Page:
The artists discussed herein rarely explained the part that the Jewish experience played in their multilayered creativity. However, philosophers, critics, and other cultural figures provide essential clues in their descriptions of the context in which these artists worked, which was mostly anti-Semitic. To properly interpret their writings, we must keep in mind that there are two ways of looking at the history of the Jews. Viewed from an external perspective—that is, as a record of how they fared over time—their history is certainly marked by its share of grief. But from an intrinsic perspective it appears quite different, even joyful at times. This is because the true home of the Jews is the timeless system of values designed to make their exile meaningful, animated by the belief that one has been elected by God (or by one's mother).

Education and the social solidarity ensured the survival of the community, and family bonds were strong, with the mother being the matrix of life and the child symbolizing hope. In nearly every biography of a Jewish artist, at least one parent is shown to have supported his or her child's wish to study art, despite difficult circumstances.

The Jewish tradition of education also produced a deep sense of responsibility towards fellow artists: Pissarro and Modigliani in Paris or Frank Auerbach and R.B. Kitaj in London behaved as role models, treating their colleagues like members of the family.

Surely the passion for social justice shared by many Jewish artists relates directly to the lessons of the Bible, just as the cult of freedom expressed in the Sabbath, Hanukkah, Purim, and Passover rituals played a role in their independent artistic choices. But can their distance from modern art movements be linked to their heritage of exile and alienation? Does their passion for books explain why they could never abandon narrative in their art? Does the fact that they had only recently gained access to classical literature relate to their preference for classical painting? Each of these questions deserves a study of its own.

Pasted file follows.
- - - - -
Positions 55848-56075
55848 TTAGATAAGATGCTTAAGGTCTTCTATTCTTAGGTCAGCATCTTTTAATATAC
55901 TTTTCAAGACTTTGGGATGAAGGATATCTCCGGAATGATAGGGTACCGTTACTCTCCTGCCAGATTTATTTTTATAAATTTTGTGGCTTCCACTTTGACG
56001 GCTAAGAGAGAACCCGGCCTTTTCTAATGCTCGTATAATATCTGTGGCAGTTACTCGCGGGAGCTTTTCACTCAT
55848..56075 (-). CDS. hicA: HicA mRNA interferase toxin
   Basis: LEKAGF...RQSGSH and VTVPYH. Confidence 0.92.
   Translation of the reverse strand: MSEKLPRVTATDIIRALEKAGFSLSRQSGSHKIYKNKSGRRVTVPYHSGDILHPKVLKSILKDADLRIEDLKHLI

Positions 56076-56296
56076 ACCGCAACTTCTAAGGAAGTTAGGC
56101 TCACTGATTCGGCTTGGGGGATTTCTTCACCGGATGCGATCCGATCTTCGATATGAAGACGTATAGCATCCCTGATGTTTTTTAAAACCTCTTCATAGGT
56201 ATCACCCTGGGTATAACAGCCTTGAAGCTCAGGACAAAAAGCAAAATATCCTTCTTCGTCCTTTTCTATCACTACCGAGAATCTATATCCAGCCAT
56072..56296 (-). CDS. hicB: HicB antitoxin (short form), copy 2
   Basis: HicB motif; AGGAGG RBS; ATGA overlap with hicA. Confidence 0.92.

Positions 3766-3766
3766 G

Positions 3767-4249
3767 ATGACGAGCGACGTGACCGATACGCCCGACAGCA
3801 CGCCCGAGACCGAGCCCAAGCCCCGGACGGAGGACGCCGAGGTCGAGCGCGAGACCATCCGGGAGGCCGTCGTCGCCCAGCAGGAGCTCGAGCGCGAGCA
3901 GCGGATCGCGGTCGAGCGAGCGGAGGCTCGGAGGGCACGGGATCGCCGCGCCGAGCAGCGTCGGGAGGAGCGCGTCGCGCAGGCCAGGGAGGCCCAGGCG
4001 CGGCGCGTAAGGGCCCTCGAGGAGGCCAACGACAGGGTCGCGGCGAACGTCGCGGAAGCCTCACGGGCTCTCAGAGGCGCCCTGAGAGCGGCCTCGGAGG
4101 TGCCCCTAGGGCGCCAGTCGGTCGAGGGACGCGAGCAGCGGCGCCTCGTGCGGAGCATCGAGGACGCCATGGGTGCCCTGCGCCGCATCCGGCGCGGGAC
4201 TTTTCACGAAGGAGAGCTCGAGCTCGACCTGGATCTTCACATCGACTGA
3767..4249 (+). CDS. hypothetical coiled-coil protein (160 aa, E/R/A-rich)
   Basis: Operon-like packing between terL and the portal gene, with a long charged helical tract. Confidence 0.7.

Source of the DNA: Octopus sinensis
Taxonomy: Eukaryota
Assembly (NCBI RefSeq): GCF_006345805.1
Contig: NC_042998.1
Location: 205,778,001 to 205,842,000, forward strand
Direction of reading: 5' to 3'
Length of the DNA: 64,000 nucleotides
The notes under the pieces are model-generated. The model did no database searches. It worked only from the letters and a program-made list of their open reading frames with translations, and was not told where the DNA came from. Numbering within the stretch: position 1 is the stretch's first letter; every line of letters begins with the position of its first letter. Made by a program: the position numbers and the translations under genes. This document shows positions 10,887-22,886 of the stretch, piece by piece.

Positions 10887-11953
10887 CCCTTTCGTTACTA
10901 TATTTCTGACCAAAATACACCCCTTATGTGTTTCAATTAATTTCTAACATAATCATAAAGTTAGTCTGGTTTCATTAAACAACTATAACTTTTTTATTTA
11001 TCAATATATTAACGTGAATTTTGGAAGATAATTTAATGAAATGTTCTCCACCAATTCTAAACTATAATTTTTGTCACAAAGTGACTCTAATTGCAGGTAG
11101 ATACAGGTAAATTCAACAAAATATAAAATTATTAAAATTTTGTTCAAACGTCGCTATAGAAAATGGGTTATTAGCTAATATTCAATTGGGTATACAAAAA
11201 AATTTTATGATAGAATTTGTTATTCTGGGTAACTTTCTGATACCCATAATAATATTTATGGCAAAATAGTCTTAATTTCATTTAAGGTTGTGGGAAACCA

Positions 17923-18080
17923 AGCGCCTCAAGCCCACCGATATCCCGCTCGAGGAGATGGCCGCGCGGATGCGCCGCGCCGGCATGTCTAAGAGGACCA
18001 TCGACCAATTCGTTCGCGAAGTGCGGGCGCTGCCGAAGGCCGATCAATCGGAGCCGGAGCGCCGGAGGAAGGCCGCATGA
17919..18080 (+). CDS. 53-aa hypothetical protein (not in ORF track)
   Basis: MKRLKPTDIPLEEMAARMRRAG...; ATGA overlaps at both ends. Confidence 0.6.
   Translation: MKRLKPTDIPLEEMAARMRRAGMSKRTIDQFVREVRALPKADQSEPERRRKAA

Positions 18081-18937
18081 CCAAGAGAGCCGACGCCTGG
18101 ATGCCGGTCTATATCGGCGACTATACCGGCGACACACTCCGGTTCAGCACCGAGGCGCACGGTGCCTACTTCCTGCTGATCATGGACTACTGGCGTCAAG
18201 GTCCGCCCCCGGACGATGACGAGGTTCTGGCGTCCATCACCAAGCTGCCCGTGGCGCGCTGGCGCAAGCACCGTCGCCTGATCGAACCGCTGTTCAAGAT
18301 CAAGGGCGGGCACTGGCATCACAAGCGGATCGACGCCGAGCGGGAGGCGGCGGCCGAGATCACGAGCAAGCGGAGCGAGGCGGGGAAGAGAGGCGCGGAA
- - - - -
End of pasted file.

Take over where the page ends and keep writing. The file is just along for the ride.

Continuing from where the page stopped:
As if to capture the unpredictability of their surroundings, many of these artists established a routine of drawing. In a century in which art did away with the human figure altogether, they painted from live models as a way to hold on to humanity. This book explores how Jewish artists used the human figure to express love, hope, grief, alienation, and, above all, an aversion to the nihilism favored by most avant-gardes.

Their initial attraction to figurative art may have been a reaction against its prohibition in the shtetl. At the same time, the urge to paint their mothers, children, friends, and social milieu, or to endlessly explore human nature through self-portraits, stems mostly from their Jewish experience and values. Furthermore, family members were cheap models, and portraiture was not under gallery contract. (But then, who would buy such sad and unflattering portraits?)

The fascination that Jewish artists displayed for their host city, whether it was Paris, London, or New York, complemented their attachment to the human figure as a means of self-expression: the city was where they built their new identity.

Although their frequent conjunction among the Jewish artists of the last century is noteworthy, obviously none of the traits mentioned above were restricted to Jews alone. Nor were the lessons of the Hebrew scriptures exclusive to Jewish artists, whose heroes, like Rembrandt, Van Gogh, and Giacometti, though not Jewish themselves, had also been raised on the Bible.

A first version of the study was published in France in 2008, accompanying the exhibition Human Expressionism at the Musée Tavet-Delacour and Pontoise. The exhibition was curated by Christophe Duvivier, director of the Musées de Pontoise.
Excerpted from "The Human Figure and Jewish Culture" by Eliane Strosberg. Copyright © 2011 by Eliane Strosberg. Excerpted by permission. All rights reserved. No part of this excerpt may be reproduced or reprinted without permission in writing from the publisher. Excerpts are provided solely for the personal use of visitors to this web site.